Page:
Battleground State Update: Still Advantage Obama

President Obama still has the advantage in the battleground states.

Last week we saw CBS/New York Times/Quinnipiac polls from Florida, Ohio, and Pennsylvania that showed President Obama leading in all three states, today the same group is out with polls in three more battleground states that show slightly better news for Mitt Romney, but as with last week there’s one result that seems like it’s an outlier:

For all of the Democratic attacks painting Mitt Romney as an out-of-touch elitist who will help the rich at the expense of the middle class, he is maintaining the traditional — and sizable — Republican advantage among a politically vital constituency, white working-class voters in the states most likely to decide the presidential election.

And despite Republican efforts to use the weak economy to drive a wedge between President Obama and women on Election Day, the president is holding on to their crucial support in most battleground states.

Those findings, contained in the latest batch of Quinnipiac University/New York Times/CBS News swing state polls, highlight the stubborn divisions of this year’s presidential race among two of the most important voting groups in the most hotly contested states.

(…)

For all of the Democratic attacks painting Mitt Romney as an out-of-touch elitist who will help the rich at the expense of the middle class, he is maintaining the traditional — and sizable — Republican advantage among a politically vital constituency, white working-class voters in the states most likely to decide the presidential election.

And despite Republican efforts to use the weak economy to drive a wedge between President Obama and women on Election Day, the president is holding on to their crucial support in most battleground states.

Those findings, contained in the latest batch of Quinnipiac University/New York Times/CBS News swing state polls, highlight the stubborn divisions of this year’s presidential race among two of the most important voting groups in the most hotly contested states.

But they also help explain the intense efforts of the two campaigns to alter the balance in both groups, which together will go a long way toward determining the outcome.

Mr. Obama’s goal is to keep Mr. Romney from running up huge margins among white working-class voters — defined as those without college degrees and with household incomes of $30,000 to $100,000 — who could give him the edge.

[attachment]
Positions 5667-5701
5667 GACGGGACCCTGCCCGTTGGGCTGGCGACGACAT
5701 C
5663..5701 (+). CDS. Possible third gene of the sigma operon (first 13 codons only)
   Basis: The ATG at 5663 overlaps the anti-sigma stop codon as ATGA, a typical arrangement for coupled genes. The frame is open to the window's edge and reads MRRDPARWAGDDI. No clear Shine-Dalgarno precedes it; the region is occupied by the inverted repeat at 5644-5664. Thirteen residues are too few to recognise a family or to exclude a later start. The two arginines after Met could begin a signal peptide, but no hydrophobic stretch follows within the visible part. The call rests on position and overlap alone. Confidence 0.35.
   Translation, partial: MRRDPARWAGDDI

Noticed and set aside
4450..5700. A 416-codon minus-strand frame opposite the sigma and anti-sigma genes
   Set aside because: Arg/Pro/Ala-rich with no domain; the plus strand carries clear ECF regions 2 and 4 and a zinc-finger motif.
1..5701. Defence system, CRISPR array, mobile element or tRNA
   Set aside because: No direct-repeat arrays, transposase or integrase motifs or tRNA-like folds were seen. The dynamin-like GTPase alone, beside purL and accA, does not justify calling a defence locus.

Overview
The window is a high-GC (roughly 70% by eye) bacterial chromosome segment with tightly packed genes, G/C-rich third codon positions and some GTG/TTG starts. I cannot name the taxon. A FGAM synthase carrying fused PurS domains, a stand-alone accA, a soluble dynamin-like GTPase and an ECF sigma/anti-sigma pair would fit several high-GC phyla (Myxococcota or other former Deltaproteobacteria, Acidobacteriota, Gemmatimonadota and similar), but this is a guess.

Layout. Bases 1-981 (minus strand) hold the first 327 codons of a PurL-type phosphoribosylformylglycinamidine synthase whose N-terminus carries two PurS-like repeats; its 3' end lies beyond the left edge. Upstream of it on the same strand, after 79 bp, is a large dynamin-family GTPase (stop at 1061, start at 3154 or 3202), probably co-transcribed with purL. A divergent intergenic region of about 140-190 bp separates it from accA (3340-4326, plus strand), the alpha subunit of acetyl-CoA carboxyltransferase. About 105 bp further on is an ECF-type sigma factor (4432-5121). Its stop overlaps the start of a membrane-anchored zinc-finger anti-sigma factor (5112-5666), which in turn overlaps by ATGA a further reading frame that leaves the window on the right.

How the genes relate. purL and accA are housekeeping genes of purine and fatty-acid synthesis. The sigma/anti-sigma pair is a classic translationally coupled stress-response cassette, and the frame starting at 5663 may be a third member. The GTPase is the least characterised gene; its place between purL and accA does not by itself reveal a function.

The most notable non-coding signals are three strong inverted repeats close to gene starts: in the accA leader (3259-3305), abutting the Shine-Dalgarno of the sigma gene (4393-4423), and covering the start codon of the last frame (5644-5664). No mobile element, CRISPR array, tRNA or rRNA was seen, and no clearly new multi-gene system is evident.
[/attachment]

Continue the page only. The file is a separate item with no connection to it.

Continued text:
New results from surveys over the past week in Colorado, Virginia and Wisconsin, combined with surveys last week in Florida, Ohio and Pennsylvania, show that Mr. Romney so far appears to be holding his own with that group, but running no stronger than Senator John McCain did four years ago.

Similarly, Mr. Romney is trying to peel off as many female voters as possible from Mr. Obama’s electoral coalition, hoping to offset the president’s advantages among single and nonwhite women by appealing to married and white women with a message about economic security and pocketbook issues.

But while the poll suggests that Mr. Romney is making inroads among women in Colorado, where he is also showing strength against Mr. Obama by several other measures, support for Mr. Obama among women has otherwise held up in the battleground states. As a result, Mr. Obama has so far been able to stave off bigger losses in the most hotly contested states, in particular among independents, who are divided in Colorado and Wisconsin and supporting Mr. Romney in Virginia, and white men, who are supporting Mr. Romney by double digits over the president in all three states.

The CBS News write-up has the numbers:

Romney is ahead of the president in the swing state of Colorado, 50 percent to 45 percent. The poll shows a key part of Mr. Obama’s Colorado coalition from 2008 — college-educated white voters – in play this year.

Mr. Obama, meanwhile, leads Romney in Virginia, 49 percent to 45 percent, thanks in part to strong support from women and black voters.

In a third important state, Wisconsin, Mr. Obama has a 6-point lead over Romney, 51 percent to 45.